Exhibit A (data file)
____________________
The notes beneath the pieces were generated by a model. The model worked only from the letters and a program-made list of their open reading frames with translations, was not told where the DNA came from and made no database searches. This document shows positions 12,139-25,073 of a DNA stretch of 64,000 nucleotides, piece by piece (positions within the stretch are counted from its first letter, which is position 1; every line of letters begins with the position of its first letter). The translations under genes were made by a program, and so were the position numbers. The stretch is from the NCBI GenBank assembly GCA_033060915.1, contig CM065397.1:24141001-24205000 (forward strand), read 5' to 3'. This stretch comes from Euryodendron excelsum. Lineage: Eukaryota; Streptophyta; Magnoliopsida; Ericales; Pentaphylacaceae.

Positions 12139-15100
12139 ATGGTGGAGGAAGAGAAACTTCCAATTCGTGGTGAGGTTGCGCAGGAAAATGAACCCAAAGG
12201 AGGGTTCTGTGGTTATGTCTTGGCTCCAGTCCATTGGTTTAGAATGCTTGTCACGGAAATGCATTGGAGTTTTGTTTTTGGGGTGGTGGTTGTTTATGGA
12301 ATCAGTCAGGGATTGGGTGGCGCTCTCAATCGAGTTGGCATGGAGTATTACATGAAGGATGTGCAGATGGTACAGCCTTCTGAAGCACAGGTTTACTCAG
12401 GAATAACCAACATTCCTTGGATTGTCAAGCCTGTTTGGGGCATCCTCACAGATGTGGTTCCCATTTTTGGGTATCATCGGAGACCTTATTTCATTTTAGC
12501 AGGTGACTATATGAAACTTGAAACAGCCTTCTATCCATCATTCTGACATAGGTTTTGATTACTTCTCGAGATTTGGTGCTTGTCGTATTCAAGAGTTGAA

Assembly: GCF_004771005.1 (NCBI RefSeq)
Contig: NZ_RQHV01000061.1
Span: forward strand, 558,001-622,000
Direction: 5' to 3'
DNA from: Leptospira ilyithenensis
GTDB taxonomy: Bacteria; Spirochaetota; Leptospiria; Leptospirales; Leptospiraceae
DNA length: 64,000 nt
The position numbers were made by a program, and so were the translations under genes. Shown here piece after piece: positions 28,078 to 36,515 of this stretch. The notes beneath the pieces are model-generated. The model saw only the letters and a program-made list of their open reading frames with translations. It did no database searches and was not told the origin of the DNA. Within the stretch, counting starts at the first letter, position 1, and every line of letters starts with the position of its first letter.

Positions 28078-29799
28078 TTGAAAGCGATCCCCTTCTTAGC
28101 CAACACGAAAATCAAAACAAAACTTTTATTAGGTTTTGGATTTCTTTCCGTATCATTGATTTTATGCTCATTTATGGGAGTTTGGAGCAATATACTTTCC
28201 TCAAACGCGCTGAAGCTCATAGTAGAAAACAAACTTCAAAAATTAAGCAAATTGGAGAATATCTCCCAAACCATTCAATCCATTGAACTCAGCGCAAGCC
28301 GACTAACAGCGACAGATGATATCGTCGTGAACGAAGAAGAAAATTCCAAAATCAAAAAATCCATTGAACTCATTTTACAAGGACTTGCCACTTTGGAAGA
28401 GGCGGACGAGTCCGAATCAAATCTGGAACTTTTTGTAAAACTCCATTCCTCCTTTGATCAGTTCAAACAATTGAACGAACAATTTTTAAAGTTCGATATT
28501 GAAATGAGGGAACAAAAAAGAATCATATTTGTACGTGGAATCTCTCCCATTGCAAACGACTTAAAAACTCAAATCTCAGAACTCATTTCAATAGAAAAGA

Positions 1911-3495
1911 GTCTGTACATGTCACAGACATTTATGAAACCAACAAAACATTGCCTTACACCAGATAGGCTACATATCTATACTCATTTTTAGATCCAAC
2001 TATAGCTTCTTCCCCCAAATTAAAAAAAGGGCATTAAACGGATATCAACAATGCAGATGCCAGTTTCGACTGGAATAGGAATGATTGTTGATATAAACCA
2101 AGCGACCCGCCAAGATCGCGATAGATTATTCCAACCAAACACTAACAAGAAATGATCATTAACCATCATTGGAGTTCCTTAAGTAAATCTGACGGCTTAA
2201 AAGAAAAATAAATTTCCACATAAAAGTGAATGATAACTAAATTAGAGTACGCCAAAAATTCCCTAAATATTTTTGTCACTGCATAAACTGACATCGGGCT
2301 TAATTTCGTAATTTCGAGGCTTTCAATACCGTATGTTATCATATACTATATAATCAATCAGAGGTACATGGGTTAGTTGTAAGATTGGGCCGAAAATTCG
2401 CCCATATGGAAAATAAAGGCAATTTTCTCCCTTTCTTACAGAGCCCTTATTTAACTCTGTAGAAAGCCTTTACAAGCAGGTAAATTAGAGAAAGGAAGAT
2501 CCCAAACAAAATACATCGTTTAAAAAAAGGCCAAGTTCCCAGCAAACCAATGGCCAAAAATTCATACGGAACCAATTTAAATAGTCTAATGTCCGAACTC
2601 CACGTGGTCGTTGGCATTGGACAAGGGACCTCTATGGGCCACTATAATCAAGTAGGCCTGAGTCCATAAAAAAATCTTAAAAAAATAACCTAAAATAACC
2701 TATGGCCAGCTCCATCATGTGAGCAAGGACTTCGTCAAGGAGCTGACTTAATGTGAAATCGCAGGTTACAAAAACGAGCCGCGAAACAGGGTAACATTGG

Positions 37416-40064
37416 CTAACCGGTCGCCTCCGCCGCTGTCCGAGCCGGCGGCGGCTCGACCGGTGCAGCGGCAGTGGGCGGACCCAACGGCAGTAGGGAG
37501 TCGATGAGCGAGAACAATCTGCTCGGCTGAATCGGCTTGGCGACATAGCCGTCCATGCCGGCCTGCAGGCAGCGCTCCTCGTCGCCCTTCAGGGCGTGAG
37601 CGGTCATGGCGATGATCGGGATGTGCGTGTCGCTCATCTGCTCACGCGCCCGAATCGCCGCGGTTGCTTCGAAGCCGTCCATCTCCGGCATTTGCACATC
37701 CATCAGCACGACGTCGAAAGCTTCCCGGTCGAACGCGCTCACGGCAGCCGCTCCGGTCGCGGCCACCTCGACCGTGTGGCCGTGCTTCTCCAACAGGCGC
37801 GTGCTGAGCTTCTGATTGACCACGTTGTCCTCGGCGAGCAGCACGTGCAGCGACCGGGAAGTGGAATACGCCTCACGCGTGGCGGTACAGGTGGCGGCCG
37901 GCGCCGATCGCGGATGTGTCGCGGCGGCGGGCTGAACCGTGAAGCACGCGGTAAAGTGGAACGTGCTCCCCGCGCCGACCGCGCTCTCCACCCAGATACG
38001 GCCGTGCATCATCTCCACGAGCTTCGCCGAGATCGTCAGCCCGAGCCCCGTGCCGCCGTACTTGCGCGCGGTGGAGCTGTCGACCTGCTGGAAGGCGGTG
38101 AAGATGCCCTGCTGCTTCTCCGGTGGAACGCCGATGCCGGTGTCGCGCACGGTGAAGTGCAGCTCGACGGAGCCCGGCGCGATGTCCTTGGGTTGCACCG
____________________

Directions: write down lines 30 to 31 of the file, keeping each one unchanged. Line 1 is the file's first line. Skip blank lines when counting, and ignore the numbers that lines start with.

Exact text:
2501 CCCAAACAAAATACATCGTTTAAAAAAAGGCCAAGTTCCCAGCAAACCAATGGCCAAAAATTCATACGGAACCAATTTAAATAGTCTAATGTCCGAACTC
2601 CACGTGGTCGTTGGCATTGGACAAGGGACCTCTATGGGCCACTATAATCAAGTAGGCCTGAGTCCATAAAAAAATCTTAAAAAAATAACCTAAAATAACC